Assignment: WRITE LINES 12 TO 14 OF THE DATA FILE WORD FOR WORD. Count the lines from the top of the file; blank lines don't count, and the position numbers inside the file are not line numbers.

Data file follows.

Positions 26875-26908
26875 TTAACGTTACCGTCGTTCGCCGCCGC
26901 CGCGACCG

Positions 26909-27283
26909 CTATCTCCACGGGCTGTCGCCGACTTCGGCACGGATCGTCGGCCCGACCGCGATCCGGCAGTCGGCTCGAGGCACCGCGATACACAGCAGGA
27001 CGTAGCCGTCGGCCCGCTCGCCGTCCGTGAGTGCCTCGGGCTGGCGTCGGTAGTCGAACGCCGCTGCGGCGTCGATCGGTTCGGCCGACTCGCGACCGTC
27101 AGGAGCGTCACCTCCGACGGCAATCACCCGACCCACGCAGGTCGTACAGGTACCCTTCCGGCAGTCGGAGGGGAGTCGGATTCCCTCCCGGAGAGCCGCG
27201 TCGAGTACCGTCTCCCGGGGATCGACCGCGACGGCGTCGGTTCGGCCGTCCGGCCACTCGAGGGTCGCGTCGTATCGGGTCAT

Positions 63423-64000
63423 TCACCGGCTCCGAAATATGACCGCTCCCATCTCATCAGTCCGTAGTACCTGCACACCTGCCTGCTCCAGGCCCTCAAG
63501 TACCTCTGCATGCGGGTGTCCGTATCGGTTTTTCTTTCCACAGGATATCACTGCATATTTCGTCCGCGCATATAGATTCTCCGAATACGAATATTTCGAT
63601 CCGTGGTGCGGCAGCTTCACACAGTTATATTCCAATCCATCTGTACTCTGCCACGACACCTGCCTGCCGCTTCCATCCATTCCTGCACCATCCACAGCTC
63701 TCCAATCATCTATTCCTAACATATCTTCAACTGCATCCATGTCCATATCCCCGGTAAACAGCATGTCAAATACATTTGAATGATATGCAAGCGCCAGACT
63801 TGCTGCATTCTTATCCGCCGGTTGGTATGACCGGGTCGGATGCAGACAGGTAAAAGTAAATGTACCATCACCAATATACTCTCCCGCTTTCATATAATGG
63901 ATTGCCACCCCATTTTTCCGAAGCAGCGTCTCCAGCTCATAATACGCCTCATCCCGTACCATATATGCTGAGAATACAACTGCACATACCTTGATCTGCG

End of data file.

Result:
63601 CCGTGGTGCGGCAGCTTCACACAGTTATATTCCAATCCATCTGTACTCTGCCACGACACCTGCCTGCCGCTTCCATCCATTCCTGCACCATCCACAGCTC
63701 TCCAATCATCTATTCCTAACATATCTTCAACTGCATCCATGTCCATATCCCCGGTAAACAGCATGTCAAATACATTTGAATGATATGCAAGCGCCAGACT
63801 TGCTGCATTCTTATCCGCCGGTTGGTATGACCGGGTCGGATGCAGACAGGTAAAAGTAAATGTACCATCACCAATATACTCTCCCGCTTTCATATAATGG